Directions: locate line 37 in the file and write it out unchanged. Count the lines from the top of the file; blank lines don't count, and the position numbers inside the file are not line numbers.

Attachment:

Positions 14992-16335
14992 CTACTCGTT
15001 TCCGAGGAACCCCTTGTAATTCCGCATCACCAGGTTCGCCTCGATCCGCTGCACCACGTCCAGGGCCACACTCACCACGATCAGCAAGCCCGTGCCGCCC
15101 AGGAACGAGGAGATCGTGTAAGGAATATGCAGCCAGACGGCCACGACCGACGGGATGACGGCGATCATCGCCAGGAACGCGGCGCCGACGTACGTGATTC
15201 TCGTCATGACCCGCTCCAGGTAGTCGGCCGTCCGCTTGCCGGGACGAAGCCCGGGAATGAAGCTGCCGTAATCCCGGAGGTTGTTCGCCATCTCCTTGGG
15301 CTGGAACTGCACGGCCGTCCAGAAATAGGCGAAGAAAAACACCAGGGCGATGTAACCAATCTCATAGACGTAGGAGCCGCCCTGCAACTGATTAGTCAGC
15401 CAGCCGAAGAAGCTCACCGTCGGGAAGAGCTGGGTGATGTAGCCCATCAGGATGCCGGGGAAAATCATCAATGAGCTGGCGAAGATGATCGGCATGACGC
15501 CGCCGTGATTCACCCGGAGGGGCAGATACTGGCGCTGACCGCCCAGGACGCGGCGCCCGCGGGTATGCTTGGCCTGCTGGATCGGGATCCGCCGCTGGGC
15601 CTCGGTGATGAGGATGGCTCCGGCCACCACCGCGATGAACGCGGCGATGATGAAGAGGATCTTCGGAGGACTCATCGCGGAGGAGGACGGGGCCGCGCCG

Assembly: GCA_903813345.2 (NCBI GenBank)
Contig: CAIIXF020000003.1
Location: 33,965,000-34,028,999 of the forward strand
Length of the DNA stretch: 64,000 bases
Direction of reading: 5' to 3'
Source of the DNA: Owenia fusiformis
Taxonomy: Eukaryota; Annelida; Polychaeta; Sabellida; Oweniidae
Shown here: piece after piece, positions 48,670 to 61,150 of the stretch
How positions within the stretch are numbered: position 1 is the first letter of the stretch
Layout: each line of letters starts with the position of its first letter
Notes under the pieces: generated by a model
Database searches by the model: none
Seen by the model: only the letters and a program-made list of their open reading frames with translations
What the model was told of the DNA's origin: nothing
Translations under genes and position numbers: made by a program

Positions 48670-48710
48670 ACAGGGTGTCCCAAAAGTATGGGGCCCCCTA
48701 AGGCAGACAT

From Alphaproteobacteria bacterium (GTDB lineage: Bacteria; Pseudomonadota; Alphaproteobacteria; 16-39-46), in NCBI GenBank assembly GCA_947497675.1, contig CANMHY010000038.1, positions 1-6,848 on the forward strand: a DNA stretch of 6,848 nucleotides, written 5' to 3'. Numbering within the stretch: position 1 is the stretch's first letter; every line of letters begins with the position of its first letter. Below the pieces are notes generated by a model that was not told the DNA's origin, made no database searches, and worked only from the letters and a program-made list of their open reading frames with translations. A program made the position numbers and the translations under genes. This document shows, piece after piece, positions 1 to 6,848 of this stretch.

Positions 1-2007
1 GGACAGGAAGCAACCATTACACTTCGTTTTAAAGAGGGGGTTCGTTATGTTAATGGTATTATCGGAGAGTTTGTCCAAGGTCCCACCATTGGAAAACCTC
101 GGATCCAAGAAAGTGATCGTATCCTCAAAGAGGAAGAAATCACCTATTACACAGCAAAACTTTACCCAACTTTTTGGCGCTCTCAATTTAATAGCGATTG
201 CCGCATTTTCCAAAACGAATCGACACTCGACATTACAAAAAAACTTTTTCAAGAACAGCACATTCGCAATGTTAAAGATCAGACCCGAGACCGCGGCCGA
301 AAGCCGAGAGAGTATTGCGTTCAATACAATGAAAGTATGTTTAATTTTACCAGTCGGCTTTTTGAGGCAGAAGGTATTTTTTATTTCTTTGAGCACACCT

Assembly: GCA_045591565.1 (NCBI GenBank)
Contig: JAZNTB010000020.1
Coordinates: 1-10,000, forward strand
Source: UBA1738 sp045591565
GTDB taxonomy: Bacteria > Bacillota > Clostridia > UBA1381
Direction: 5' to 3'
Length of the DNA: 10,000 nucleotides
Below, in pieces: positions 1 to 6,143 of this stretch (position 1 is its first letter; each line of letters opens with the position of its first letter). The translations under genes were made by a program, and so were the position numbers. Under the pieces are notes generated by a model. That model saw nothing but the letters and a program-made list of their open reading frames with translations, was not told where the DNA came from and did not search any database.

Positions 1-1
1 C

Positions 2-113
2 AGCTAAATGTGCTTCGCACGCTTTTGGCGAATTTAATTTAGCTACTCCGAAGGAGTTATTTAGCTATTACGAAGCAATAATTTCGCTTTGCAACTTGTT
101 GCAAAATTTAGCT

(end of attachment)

Source: UBA1738 sp045591565